Q: My spouse was killed in a workplace accident. Do I have grounds for a death claim and how can I file that claim?
A: Yes. Under the Maryland Workers’ Compensation Act, the families of workers who are killed on the job or die from an occupational disease are entitled to seek certain death benefits, including a specified amount for funeral expenses. We will review your case and explain the benefits that may be available for you and your children.
Q: Can I receive workers’ compensation benefits while on a Family and Medical Leave Act (FMLA) leave of absence?
A: Yes. FMLA is a separate federal law that, if an employee qualifies for it, protects them from losing employment while out of work for a specified time period. However, workers’ compensation benefits extend even if FMLA is exhausted or an injured worker does not qualify for the benefit.
Q: What is a “stipulation with request for award?”
A: This means both sides agree on a particular finding by the Workers’ Compensation Commission without a need for a hearing.
Q: Are there statutory limits for workers’ compensation?
A: Yes, there are limits to various disability benefits. The Maryland Workers’ Compensation Commission website provides information on these limits, but they are hard for many people to understand. We urge you to call us if this issue may be applicable in your case.
Q: Can I file a claim for workers’ compensation if I have two jobs and was injured while working at one of them?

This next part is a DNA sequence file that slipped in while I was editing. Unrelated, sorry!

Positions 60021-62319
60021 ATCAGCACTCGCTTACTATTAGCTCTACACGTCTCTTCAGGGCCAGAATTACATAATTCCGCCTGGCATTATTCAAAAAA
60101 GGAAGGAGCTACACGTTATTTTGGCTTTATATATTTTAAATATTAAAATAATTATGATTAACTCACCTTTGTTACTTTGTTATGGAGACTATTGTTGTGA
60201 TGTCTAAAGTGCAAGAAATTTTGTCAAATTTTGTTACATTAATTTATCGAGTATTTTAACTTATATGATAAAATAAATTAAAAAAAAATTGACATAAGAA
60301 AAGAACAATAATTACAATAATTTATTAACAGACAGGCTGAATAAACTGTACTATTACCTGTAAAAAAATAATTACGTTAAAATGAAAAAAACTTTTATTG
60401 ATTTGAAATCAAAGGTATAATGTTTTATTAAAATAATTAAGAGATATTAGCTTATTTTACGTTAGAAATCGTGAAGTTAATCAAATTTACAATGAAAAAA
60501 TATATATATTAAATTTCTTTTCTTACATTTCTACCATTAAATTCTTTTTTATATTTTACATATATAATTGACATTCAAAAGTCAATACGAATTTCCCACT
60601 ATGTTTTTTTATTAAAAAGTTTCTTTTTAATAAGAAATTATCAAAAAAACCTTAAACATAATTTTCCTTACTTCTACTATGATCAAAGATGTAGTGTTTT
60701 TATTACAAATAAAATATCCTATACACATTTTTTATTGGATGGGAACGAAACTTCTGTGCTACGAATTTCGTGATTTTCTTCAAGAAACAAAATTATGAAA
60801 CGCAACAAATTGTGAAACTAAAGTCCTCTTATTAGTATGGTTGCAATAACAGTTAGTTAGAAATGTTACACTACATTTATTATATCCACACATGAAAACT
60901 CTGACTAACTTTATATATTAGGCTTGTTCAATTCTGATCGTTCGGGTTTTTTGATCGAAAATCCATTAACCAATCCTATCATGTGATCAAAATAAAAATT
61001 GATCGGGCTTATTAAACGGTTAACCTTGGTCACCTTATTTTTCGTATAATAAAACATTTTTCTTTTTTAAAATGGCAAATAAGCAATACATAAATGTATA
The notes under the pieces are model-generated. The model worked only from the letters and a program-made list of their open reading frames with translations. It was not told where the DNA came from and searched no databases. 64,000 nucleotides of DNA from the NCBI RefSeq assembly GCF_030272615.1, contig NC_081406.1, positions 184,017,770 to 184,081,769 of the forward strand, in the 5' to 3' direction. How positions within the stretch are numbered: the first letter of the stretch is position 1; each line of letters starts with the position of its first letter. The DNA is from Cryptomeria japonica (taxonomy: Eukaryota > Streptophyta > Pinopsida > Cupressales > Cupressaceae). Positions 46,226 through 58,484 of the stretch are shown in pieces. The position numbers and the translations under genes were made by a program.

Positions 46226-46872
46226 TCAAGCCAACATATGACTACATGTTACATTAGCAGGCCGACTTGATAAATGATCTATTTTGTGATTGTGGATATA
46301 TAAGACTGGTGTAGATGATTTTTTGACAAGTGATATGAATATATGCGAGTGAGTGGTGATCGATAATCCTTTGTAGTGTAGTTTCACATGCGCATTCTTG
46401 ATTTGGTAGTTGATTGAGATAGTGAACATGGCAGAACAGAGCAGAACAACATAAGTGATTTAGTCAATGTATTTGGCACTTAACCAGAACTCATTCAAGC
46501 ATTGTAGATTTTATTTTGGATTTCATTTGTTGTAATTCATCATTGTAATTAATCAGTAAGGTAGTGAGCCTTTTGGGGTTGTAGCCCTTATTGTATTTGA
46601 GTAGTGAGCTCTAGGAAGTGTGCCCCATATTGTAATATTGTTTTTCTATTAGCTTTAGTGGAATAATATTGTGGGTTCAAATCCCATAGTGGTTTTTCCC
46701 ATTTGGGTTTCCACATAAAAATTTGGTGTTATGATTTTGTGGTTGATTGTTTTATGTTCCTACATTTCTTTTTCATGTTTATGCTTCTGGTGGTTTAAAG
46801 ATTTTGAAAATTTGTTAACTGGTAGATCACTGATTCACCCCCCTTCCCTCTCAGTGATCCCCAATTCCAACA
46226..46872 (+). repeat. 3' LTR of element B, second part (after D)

A: Yes, but if you were injured and receive benefits through one job, you generally cannot be working at another job at the same time. Individual factors differ, so please consult with an attorney for clarification on this matter.
Q: I own my own business and have no employees. Am I covered by workers’ compensation?
A: If you insured yourself through a workers’ compensation insurer, yes. As the owner of a business, you may elect to cover yourself through workers’ compensation insurance just as an employer would do for you. Contact an insurer for more information.
Q: Are there fees for changing lawyers in a workers’ compensation case?
A: If you decide to change lawyers in a workers’ compensation case, the Maryland Workers’ Compensation Commission will apportion an allowable fee between the lawyers. There are no additional fees for changing attorneys.
Q: Will workers’ compensation cover my medical bills?
A: Yes. In Maryland, workers’ compensation does cover the cost of all necessary medical treatment resulting from your work injury.
- Doctor bills